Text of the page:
Authorities could do much more to promote Warsaw and help it compete for FDI against the world’s leading cities
International investors still consider Warsaw an attractive destination, with the city ranking high among potential investment locations among international investors. However, according to participants at Poland Today’s Primetime Warsaw III conference, held in April at the National Stadium, city officials could do much more to promote Warsaw abroad, especially when it comes to reaching potential Asian investors.
A competitive market
According to data service fDi Markets, part of the fDi Intelligence division of the Financial Times, between January 2010 and January 2015 Warsaw attracted 215 greenfield foreign direct investment (FDI) projects whose combined value amounted to an estimated $840m. Distressingly however, the figures showed a constant trend of fewer projects each year – Warsaw attracted 23 FDI projects in 2014, compared with 30 in 2013, 48 in 2012, 50 in 2011 and 61 in 2010.
In her keynote address at the conference, Courtney Fingar, the editorin- chief of fDi Magazine, a specialist publication from the Financial Times, noted that FDI in Central and Eastern Europe had been hit hard by the outbreak of the global financial crisis. Greenfield FDI peaked in 2008 and has never really recovered, Fingar said. The downward trend in the region continued last year, pulled down by worries connected with the Russia-Ukraine crisis, she added.
Nevertheless, in the challenging global economic situation, when “flat is the new up”, as Fingar phrased it, Poland has proved to be more resilient than some of the other countries in Central and Eastern Europe.
According to fDi Markets data, the country attracted an estimated $6bn in capital investment in 2014, securing a 5% market share among European countries. Poland ranked fifth in Europe last year for the number of FDI projects received, Fingar said.
The Warsaw story
According to Fingar, Warsaw retains a strong attraction for international investment and remains the clear leader in Poland. She called the Polish capital a “very positive city” with “a good buzz in the air.” Fingar pointed out that despite its difficult 20th century experience, Warsaw has emerged in recent years as a successful city that should tout its success abroad. “The Warsaw story needs to be told,” she said.
Asked what exactly constitutes Warsaw’s success story, Warsaw Mayor Hanna Gronkiewicz-Waltz pointed to the massive infrastructure improvements that have taken place in the city in recent years. “We have managed to use the European Union funds well,” she said.
In the coming years, Warsaw City Hall plans to continue its focus on the further development of transport infrastructure. The completion of the second Warsaw subway line will be one of the priorities, Gronkiewicz-Waltz said. She admitted that the ubiquitous claims to plots of land across Warsaw are a major problem for private investors in the city.
Jan Krzysztof Bielecki, chairman of the partners board at EY Poland and former prime minister of Poland, pointed out that the country’s economic success over recent years has also helped build Warsaw’s position. He pointed out that Poland has now seen 24 years of uninterrupted economic growth, which is, apart from Germany, the best result in Europe.
Karol Półtorak, vice president of the Warsaw Stock Exchange, said he could confirm that international investors who are considering listing their firms on the bourse see the Polish capital in a positive light.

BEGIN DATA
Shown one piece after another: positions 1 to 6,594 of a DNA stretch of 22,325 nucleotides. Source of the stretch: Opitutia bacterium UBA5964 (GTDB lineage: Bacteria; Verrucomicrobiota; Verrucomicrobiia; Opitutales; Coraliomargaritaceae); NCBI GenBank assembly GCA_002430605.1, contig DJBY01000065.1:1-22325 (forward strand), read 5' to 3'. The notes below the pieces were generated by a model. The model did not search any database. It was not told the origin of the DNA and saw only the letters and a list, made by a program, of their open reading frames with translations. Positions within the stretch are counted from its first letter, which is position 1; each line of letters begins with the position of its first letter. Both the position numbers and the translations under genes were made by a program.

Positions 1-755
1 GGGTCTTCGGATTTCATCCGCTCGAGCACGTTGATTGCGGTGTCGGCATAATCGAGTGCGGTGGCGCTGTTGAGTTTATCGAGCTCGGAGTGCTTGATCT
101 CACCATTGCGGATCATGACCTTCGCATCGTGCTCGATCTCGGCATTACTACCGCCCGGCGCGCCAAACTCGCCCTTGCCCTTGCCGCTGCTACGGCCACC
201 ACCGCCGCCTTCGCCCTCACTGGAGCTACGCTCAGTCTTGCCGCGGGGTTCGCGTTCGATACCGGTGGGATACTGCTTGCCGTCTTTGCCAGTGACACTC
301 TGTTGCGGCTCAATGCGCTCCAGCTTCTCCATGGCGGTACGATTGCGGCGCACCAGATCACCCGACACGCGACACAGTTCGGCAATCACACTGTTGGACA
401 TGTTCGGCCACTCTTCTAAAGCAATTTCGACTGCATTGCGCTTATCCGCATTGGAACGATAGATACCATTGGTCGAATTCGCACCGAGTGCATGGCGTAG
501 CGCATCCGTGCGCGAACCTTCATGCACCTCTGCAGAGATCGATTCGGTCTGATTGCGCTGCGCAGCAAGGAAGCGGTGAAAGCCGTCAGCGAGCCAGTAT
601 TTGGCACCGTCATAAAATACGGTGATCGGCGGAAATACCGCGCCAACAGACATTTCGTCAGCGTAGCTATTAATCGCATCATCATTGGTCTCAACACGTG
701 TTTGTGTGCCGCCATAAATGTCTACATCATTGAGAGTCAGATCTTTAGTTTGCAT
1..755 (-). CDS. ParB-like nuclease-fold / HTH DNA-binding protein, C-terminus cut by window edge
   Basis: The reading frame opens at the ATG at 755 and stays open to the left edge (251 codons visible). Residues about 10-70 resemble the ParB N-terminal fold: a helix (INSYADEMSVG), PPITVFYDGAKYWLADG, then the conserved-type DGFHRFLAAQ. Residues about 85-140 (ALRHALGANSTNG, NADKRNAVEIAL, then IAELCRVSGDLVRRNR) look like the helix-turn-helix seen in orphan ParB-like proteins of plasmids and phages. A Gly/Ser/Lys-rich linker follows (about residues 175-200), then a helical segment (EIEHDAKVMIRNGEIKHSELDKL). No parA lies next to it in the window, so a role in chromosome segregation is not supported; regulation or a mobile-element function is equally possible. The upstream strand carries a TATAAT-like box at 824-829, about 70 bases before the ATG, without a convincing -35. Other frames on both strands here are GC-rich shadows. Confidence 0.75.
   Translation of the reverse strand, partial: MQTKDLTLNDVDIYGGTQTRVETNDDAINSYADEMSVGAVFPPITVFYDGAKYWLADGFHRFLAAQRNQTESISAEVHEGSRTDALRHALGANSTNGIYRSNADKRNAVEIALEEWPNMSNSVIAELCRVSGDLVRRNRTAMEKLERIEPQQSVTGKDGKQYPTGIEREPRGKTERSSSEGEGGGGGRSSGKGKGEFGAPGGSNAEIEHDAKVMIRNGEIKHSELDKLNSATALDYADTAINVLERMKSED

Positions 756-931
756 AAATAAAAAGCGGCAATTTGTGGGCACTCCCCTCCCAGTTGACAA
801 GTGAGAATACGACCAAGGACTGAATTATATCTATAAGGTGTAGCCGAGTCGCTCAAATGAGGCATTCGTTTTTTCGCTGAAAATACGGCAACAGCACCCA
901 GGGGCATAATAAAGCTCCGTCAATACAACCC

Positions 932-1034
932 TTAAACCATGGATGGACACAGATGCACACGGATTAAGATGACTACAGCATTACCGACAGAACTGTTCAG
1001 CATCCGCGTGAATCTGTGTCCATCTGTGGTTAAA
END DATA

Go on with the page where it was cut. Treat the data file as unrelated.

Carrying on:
Warsaw has already become the unquestioned financial centre of Central and Eastern Europe, he said, adding that closer cooperation between capital markets and city authorities would greatly benefit the city.
Better messaging needed
For all its positive performance in attracting global capital in recent years, Warsaw could certainly do more to better appeal to international investors and to take its international image up a notch. The best performing FDI cities have professional promotion strategies. According to Fingar, Warsaw has strong fundamentals for attracting foreign investment, but it must become more proactive and aggressive about attracting investment. “Many other Polish cities simply seem to try harder,” Fingar said, adding that Warsaw seems to be suffering from what she calls “the capital city syndrome” – taking its investment attractiveness for granted.
She added that Warsaw City Hall could make better use of the Polish diaspora, with the millions of Poles living abroad being potential ambassadors for the city.
Last but not least, Warsaw, already the established business leader of the CEE region, should not rest on its laurels. The Polish capital should measure against the best in the world, not just the neighbours, Fingar said.
Warsaw should do its best to attract investment from foreign markets that have not yet begun to invest heavily in the city, including markets to the far east. “Go hard on Asia,” Fingar suggested.
WARSAW IN FDI RANKINGS
Warsaw was named the Polish City of the Future 2015/2016 earlier this year in an inaugural ranking of Polish cities prepared by fDi Intelligence. Kraków and Poznań came in the second and third place, respectively. Warsaw performed best in the categories of Economic Potential, Human Capital & Lifestyle, Connectivity and Business Friendliness. The city was absent from the subjective category FDI Strategy, because it did not submit an entry. Warsaw also did well in the Global Cities of the Future 2014/2015 ranking which fDi Intelligence published in December last year. It ranked 23rd among cities of all sizes worldwide. The European cities that were ranked higher than Warsaw were London, Dublin, Bucharest, Zurich, Frankfurt, Amsterdam, Stockholm, Munich and Geneva. Interestingly, Moscow came in after Warsaw, in 25th place.